Considerations for Governing Open Foundation Models

Brief by Rishi Bommasani et al: “Foundation models (e.g., GPT-4, Llama 2) are at the epicenter of AI, driving technological innovation and billions in investment. This paradigm shift has sparked widespread demands for regulation. Animated by factors as diverse as declining transparency and unsafe labor practices, limited protections for copyright and creative work, as well as market concentration and productivity gains, many have called for policymakers to take action.

Central to the debate about how to regulate foundation models is the process by which foundation models are released. Some foundation models like Google DeepMind’s Flamingo are fully closed, meaning they are available only to the model developer; others, such as OpenAI’s GPT-4, are limited access, available to the public but only as a black box; and still others, such as Meta’s Llama 2, are more open, with widely available model weights enabling downstream modification and scrutiny. As of August 2023, the U.K.’s Competition and Markets Authority documents the most common release approach for publicly-disclosed models is open release based on data from Stanford’s Ecosystem Graphs. Developers like Meta, Stability AI, Hugging Face, Mistral, Together AI, and EleutherAI frequently release models openly.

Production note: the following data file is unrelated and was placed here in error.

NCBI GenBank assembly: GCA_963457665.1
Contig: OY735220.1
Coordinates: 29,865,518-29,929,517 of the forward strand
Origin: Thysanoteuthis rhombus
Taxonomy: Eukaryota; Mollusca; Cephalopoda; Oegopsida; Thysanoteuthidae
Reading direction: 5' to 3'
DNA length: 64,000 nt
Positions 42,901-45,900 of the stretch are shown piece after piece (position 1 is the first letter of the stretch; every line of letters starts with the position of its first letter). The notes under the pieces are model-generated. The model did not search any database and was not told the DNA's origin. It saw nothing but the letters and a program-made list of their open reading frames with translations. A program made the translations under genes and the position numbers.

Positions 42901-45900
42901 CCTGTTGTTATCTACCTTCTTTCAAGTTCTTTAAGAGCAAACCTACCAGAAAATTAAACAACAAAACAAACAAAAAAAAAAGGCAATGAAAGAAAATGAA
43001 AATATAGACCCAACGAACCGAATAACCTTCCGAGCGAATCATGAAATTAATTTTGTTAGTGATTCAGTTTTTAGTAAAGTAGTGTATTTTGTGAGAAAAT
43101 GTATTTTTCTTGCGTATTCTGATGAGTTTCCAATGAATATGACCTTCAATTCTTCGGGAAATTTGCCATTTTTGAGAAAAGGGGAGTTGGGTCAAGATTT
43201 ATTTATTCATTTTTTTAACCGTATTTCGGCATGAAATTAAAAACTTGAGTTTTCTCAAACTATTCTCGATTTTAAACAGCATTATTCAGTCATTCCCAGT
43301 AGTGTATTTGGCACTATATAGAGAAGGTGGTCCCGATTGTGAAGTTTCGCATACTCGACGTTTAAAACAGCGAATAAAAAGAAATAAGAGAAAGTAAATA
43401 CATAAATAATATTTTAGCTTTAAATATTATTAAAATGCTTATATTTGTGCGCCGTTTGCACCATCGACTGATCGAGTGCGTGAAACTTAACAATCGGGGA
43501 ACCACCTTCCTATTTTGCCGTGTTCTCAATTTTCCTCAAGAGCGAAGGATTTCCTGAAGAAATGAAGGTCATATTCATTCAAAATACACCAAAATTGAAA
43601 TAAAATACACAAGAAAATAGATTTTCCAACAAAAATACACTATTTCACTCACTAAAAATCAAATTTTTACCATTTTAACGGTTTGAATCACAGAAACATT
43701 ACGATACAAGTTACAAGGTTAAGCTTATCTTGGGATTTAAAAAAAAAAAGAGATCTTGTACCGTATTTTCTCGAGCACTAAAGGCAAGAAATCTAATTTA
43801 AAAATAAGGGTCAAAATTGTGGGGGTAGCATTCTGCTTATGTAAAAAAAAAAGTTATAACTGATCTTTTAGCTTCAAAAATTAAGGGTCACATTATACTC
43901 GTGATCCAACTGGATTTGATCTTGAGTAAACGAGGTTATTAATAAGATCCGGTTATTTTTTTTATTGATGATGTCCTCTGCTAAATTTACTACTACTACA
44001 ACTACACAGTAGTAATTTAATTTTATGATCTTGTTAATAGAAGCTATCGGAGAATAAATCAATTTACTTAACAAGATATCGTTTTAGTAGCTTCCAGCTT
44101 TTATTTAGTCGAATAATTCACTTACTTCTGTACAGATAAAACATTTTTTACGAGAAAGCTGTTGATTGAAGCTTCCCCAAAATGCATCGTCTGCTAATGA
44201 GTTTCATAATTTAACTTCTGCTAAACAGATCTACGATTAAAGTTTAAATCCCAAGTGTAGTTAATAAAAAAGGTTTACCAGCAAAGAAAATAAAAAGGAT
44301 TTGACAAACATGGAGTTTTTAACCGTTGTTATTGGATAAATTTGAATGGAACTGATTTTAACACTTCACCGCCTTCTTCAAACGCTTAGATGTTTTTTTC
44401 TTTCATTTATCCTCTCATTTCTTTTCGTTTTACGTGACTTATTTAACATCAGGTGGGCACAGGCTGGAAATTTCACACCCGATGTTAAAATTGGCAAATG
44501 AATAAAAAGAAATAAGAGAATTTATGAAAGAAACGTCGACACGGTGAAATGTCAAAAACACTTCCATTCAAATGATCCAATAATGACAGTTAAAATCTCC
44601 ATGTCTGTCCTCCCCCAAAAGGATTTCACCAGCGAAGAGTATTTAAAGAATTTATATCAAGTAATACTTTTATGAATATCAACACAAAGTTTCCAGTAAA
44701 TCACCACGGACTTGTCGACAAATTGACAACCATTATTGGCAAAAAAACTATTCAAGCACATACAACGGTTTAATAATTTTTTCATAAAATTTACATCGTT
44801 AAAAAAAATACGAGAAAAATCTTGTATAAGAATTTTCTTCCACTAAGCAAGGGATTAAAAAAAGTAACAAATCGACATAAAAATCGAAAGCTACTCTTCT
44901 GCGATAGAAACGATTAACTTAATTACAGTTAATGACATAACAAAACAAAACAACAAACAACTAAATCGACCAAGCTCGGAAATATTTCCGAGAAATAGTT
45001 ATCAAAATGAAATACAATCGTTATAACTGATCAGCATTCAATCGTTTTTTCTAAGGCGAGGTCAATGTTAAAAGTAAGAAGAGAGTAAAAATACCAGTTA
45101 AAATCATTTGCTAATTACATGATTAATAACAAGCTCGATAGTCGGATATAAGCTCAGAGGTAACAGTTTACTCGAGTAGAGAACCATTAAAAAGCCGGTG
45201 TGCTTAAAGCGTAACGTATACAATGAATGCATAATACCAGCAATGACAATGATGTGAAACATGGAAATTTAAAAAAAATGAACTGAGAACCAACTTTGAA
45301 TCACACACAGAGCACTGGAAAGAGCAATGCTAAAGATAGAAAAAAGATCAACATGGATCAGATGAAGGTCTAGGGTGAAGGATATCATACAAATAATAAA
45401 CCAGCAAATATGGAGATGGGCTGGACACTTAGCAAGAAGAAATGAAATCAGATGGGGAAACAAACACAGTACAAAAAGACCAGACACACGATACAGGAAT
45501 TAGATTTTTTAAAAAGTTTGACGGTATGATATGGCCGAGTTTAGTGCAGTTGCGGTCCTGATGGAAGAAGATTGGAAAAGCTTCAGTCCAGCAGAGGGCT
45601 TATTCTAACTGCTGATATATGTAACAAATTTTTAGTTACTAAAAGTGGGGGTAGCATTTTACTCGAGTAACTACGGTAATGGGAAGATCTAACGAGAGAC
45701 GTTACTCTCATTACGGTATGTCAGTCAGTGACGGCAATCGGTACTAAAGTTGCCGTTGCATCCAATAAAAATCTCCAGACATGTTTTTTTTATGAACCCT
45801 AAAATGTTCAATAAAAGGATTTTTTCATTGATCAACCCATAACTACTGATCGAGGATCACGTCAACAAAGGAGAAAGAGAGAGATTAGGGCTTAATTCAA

Governments around the world are issuing policy related to foundation models. As part of these efforts, open foundation models have garnered significant attention: The recent U.S. Executive Order on Safe, Secure, and Trustworthy Artificial Intelligence tasks the National Telecommunications and Information Administration with preparing a report on open foundation models for the president. In the EU, open foundation models trained with fewer than 1025 floating point operations (a measure of the amount of compute expended) appear to be exempted under the recently negotiated AI Act. The U.K.’s AI Safety Institute will “consider open-source systems as well as those deployed with various forms of access controls” as part of its initial priorities. Beyond governments, the Partnership on AI has introduced guidelines for the safe deployment of foundation models, recommending against open release for the most capable foundation models.

Policy on foundation models should support the open foundation model ecosystem, while providing resources to monitor risks and create safeguards to address harms. Open foundation models provide significant benefits to society by promoting competition, accelerating innovation, and distributing power. For example, small businesses hoping to build generative AI applications could choose among a variety of open foundation models that offer different capabilities and are often less expensive than closed alternatives. Further, open models are marked by greater transparency and, thereby, accountability. When a model is released with its training data, independent third parties can better assess the model’s capabilities and risks…(More)”.